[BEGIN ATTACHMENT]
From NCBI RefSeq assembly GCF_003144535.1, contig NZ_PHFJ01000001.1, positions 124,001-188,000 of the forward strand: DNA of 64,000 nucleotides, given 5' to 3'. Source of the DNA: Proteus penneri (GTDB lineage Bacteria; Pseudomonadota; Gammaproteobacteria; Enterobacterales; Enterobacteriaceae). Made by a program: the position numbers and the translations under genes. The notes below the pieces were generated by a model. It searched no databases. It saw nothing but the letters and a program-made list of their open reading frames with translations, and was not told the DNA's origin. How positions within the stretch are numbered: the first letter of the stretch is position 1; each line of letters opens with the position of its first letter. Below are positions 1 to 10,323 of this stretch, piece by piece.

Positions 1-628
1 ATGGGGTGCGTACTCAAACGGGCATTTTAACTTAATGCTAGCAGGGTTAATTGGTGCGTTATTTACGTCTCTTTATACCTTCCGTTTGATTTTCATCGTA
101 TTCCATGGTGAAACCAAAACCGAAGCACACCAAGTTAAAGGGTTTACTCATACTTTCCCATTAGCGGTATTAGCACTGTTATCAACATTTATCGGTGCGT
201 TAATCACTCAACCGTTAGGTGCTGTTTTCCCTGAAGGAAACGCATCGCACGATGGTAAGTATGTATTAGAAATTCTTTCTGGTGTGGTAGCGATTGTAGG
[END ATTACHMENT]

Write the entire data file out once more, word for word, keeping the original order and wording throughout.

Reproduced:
From NCBI RefSeq assembly GCF_003144535.1, contig NZ_PHFJ01000001.1, positions 124,001-188,000 of the forward strand: DNA of 64,000 nucleotides, given 5' to 3'. Source of the DNA: Proteus penneri (GTDB lineage Bacteria; Pseudomonadota; Gammaproteobacteria; Enterobacterales; Enterobacteriaceae). Made by a program: the position numbers and the translations under genes. The notes below the pieces were generated by a model. It searched no databases. It saw nothing but the letters and a program-made list of their open reading frames with translations, and was not told the DNA's origin. How positions within the stretch are numbered: the first letter of the stretch is position 1; each line of letters opens with the position of its first letter. Below are positions 1 to 10,323 of this stretch, piece by piece.

Positions 1-628
1 ATGGGGTGCGTACTCAAACGGGCATTTTAACTTAATGCTAGCAGGGTTAATTGGTGCGTTATTTACGTCTCTTTATACCTTCCGTTTGATTTTCATCGTA
101 TTCCATGGTGAAACCAAAACCGAAGCACACCAAGTTAAAGGGTTTACTCATACTTTCCCATTAGCGGTATTAGCACTGTTATCAACATTTATCGGTGCGT
201 TAATCACTCAACCGTTAGGTGCTGTTTTCCCTGAAGGAAACGCATCGCACGATGGTAAGTATGTATTAGAAATTCTTTCTGGTGTGGTAGCGATTGTAGG